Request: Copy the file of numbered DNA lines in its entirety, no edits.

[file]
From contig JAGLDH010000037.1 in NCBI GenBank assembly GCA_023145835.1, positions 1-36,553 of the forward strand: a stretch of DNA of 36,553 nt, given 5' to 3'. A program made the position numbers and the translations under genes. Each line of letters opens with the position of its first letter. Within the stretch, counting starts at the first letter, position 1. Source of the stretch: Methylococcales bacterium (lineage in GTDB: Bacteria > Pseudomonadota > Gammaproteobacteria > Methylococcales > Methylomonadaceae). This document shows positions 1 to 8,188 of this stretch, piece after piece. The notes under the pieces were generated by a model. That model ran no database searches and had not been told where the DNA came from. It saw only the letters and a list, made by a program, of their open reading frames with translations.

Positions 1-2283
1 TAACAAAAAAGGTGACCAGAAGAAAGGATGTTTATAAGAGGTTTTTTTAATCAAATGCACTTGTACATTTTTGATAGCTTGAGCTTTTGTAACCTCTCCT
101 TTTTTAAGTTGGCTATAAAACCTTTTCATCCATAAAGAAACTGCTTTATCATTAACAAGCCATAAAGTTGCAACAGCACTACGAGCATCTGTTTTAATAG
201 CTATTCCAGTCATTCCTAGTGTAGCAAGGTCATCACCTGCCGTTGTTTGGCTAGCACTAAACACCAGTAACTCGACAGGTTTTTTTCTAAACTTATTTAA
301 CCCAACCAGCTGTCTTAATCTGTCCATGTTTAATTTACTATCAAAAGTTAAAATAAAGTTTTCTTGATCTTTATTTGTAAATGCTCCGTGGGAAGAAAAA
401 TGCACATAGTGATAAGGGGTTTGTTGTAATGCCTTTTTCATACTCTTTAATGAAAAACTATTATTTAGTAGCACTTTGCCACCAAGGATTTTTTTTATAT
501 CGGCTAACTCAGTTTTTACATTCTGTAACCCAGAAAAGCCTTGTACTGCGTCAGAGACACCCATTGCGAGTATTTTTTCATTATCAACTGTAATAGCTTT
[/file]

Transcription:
From contig JAGLDH010000037.1 in NCBI GenBank assembly GCA_023145835.1, positions 1-36,553 of the forward strand: a stretch of DNA of 36,553 nt, given 5' to 3'. A program made the position numbers and the translations under genes. Each line of letters opens with the position of its first letter. Within the stretch, counting starts at the first letter, position 1. Source of the stretch: Methylococcales bacterium (lineage in GTDB: Bacteria > Pseudomonadota > Gammaproteobacteria > Methylococcales > Methylomonadaceae). This document shows positions 1 to 8,188 of this stretch, piece after piece. The notes under the pieces were generated by a model. That model ran no database searches and had not been told where the DNA came from. It saw only the letters and a list, made by a program, of their open reading frames with translations.

Positions 1-2283
1 TAACAAAAAAGGTGACCAGAAGAAAGGATGTTTATAAGAGGTTTTTTTAATCAAATGCACTTGTACATTTTTGATAGCTTGAGCTTTTGTAACCTCTCCT
101 TTTTTAAGTTGGCTATAAAACCTTTTCATCCATAAAGAAACTGCTTTATCATTAACAAGCCATAAAGTTGCAACAGCACTACGAGCATCTGTTTTAATAG
201 CTATTCCAGTCATTCCTAGTGTAGCAAGGTCATCACCTGCCGTTGTTTGGCTAGCACTAAACACCAGTAACTCGACAGGTTTTTTTCTAAACTTATTTAA
301 CCCAACCAGCTGTCTTAATCTGTCCATGTTTAATTTACTATCAAAAGTTAAAATAAAGTTTTCTTGATCTTTATTTGTAAATGCTCCGTGGGAAGAAAAA
401 TGCACATAGTGATAAGGGGTTTGTTGTAATGCCTTTTTCATACTCTTTAATGAAAAACTATTATTTAGTAGCACTTTGCCACCAAGGATTTTTTTTATAT
501 CGGCTAACTCAGTTTTTACATTCTGTAACCCAGAAAAGCCTTGTACTGCGTCAGAGACACCCATTGCGAGTATTTTTTCATTATCAACTGTAATAGCTTT